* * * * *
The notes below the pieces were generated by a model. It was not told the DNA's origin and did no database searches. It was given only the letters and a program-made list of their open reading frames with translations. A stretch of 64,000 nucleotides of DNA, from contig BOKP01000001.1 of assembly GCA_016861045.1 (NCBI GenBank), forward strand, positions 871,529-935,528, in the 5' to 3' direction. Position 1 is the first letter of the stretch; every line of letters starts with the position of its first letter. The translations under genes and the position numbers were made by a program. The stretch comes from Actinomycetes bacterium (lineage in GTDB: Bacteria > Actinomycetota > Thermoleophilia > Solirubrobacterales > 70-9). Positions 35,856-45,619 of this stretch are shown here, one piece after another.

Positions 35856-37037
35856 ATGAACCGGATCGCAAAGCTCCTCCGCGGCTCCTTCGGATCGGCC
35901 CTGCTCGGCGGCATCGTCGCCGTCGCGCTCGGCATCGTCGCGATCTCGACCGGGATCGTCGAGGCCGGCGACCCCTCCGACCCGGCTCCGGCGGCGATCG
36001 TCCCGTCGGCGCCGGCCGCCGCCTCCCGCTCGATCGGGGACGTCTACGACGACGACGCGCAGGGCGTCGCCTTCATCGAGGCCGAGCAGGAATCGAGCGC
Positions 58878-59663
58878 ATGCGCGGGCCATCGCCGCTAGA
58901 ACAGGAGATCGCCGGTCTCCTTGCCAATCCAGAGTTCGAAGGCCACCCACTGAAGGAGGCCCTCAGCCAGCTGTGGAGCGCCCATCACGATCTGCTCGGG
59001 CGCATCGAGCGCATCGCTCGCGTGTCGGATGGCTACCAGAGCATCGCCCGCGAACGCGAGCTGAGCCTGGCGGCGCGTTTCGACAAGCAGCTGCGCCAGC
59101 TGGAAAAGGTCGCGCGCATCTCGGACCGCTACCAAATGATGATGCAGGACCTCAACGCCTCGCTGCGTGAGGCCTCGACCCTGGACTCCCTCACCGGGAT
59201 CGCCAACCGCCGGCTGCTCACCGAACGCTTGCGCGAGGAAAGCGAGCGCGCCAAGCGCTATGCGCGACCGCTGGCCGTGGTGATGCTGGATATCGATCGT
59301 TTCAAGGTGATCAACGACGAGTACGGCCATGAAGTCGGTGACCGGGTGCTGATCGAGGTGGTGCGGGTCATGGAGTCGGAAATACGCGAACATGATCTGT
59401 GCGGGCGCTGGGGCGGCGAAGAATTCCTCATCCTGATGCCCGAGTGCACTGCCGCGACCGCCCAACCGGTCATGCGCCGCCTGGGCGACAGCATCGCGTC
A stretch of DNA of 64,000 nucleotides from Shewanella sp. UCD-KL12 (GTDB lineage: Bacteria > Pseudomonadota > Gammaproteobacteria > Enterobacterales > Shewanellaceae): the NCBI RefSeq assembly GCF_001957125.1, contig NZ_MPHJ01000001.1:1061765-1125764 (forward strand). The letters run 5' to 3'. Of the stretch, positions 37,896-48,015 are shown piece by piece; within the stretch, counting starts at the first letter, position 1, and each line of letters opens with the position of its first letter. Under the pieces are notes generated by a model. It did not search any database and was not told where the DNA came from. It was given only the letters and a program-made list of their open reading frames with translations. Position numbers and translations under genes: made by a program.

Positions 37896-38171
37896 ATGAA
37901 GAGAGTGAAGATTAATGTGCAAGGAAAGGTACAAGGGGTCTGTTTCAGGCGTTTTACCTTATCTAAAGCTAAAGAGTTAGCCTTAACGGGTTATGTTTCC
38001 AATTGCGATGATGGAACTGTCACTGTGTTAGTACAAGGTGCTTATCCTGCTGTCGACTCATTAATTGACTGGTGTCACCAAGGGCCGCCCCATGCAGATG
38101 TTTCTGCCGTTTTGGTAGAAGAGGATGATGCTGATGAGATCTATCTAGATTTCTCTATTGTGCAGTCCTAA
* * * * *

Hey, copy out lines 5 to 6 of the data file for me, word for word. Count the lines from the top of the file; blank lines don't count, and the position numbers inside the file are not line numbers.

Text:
36001 TCCCGTCGGCGCCGGCCGCCGCCTCCCGCTCGATCGGGGACGTCTACGACGACGACGCGCAGGGCGTCGCCTTCATCGAGGCCGAGCAGGAATCGAGCGC
Positions 58878-59663